Monday, November 20, 2017

Native Species Profile - Turkey Vulture

I started this post back in April, but never finished it.  It's time to do so... 

People have all sorts of signs that they indicate to note the passing of Winter and the arrival of Spring: the first flowers, the sound of frogs calling, the return of certain species of birds such as the American Robin, Tree Swallow, and Red-winged Blackbird.  Another bird that marks the changing of the seasons with its return is the Turkey Vulture (Cathartes aura).  Turkey Vultures are noticeably absent from Mid-Michigan from November to February.  In fact there are zero listing on eBird for Isabella County during the months of December and January.  November (2 sightings) and February (3 sightings) are not much better.

A soaring Turkey Vulture uses columns of warm air to soar.

Turkey Vultures are carrion eaters.  They typically feed on dead animals and will almost never kill their own prey.  They beak is quite weak and although they prefer fresh carcasses, they must usually wait for decay to soften their food enough to pierce the skin of larger animals.

They locate their meal largely by smell - they seem to be one of the few bird species with highly tuned senses of smell.  This sense of smell has proven somewhat useful to humans; turkey vultures will often circle over the locations of gas line leaks, attracted by the smell.  Somewhat morbidly, Turkey Vultures are also attracted by the smells of hospitals and can often be seen flying slowly overhead.

Turkey Vultures are very good at soaring.  They use updrafts of warm air to keep aloft and rarely need to flap their wings.  Instead they appear to wobbly back and forth slowly in the air, maintaining altitude with the slightest updrafts.  They can easy be identified by their slow sometimes wobbly flight.  Another thing that can help identify them in flight is the wide v-shaped position of their wings.

Turkey Vulture - note shallow V-shape made by its wings.

The Turkey Vulture is a fairly large bird, weighing approximately 4 pounds (2 kilograms) and having a wingspan measuring up to 70 inches (1.77 meters).   From beak to tail it measures up to 32 inches (0.81 meters).  It is not a beautiful bird, its reddish head is mostly bare of feathers so that the bird can easily keep it clean - bits of carrion are less likely to stick to bare skin than feathers. ( The bare heads may also help with regulating the bird's body temperature.)  The bird's body is covered with dark brown and black feathers.  It has a pale beak and legs.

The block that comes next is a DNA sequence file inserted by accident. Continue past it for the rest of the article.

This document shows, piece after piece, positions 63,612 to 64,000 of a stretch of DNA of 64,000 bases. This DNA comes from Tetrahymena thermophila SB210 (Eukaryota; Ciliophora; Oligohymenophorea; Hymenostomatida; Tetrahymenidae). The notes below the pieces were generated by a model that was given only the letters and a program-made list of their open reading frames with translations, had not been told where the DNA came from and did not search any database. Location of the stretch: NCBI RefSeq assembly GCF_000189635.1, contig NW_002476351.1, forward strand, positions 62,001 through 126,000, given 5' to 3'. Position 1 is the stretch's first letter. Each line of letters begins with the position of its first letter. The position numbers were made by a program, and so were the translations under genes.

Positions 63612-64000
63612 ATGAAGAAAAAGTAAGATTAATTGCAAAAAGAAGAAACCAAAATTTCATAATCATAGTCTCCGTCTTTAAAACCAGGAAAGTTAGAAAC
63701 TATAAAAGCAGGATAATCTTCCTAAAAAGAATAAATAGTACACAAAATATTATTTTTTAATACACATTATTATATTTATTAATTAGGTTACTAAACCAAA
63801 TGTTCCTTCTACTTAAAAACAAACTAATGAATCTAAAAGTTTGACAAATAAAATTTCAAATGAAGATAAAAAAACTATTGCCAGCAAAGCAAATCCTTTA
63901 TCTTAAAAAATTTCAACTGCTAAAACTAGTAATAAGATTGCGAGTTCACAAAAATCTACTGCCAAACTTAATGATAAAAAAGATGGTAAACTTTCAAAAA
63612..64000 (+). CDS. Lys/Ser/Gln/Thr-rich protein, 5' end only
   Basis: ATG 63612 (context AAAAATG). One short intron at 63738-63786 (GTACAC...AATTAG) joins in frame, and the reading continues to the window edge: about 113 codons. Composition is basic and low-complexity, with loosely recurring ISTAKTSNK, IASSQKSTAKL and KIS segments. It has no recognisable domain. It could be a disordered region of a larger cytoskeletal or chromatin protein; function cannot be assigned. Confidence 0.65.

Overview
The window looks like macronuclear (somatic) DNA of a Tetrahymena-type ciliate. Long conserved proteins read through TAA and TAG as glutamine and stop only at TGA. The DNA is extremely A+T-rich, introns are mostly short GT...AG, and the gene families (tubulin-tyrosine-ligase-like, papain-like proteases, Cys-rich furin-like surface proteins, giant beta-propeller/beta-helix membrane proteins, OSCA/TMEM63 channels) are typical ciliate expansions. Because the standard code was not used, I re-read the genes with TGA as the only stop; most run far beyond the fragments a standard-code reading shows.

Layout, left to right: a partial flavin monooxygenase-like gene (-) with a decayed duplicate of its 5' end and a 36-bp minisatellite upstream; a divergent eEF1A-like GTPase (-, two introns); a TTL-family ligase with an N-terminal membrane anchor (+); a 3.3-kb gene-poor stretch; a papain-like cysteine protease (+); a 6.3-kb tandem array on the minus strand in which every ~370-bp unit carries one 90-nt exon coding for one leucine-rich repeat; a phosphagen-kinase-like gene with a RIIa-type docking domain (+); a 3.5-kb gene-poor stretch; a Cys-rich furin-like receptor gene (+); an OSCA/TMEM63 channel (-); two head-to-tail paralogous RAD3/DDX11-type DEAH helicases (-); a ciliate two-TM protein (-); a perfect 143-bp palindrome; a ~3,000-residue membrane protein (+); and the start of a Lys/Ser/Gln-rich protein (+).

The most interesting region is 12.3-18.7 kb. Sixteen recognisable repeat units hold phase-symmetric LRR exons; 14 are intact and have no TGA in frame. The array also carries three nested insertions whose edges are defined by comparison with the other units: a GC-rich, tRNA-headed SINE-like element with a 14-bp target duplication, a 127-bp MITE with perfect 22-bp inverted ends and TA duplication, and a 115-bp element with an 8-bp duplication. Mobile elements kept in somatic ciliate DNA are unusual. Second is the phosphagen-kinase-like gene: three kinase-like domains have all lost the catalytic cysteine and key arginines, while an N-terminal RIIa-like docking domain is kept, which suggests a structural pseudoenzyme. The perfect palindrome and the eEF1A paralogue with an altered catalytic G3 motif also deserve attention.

Turkey Vultures have a very extensive range.  They are found year-round from the southeastern united States down to the Tip of South America.  In Summer their range carries them as far north as the prairie provinces of Canada.  A few birds make it as far north as James Bay.  Turkey Vulture's can be found in habitats ranging from open woodlands, to fields, mountains, deserts, and cities.

A Turkey Vulture sniffs around the remains of a deer carcass.

Basic Information
Turkey Vulture
Cathartes aura
Size:  25-32” long,
          66-70” wingspan

Habitat:  open woodlands, fields, mountains, deserts, cities

Eats:  mostly carrion (dead mammals, birds, fish), insects, decaying fruit; typically does not kill own prey

Nest:  on the ground, cliffs, mammal burrows, hollow logs, abandoned hawk or heron nests, abandoned buildings

Friday, November 17, 2017

Photography (03 - 16 November 2017)

 Here are a few photos that I have taken since November 1st.

Full Moon - Alma, MI (03 November 2017)

Cattails at Chipp-A-Waters Park - Mt. Pleasant, MI (06 November 2017)

American Beech and pedestrian bridge - Mt. Pleasant, MI (06 November 2017)
Blue skies and golden leaves - Mt. Pleasant, MI (06 November 2017)

Milkweed seeds at the Isabella Conservation District office - Mt. Pleasant, MI (10 November 2017)

Quaking Aspen trunks at the Saginaw Chippewa Academy - Mt. Pleasant, MI (10 November 2017)

Mushrooms and moss - Mt. Pleasant, MI (16 November 2017)

Buck rub at Chipp-A-Waters Park - Mt. Pleasant, MI (16 November 2017)

Chinquapin Oak leaves - Mt. Pleasant, MI (16 November 2017)

Jack Pine - Mt. Pleasant, MI (16 November 2017)
Swamp White Oak leaf and moss - Mt. Pleasant, MI (16 November 2017)

Scots Pine - Mt. Pleasant, MI (16 November 2017)

Closeup of a buck rub - Mt. Pleasant, MI (16 November 2017)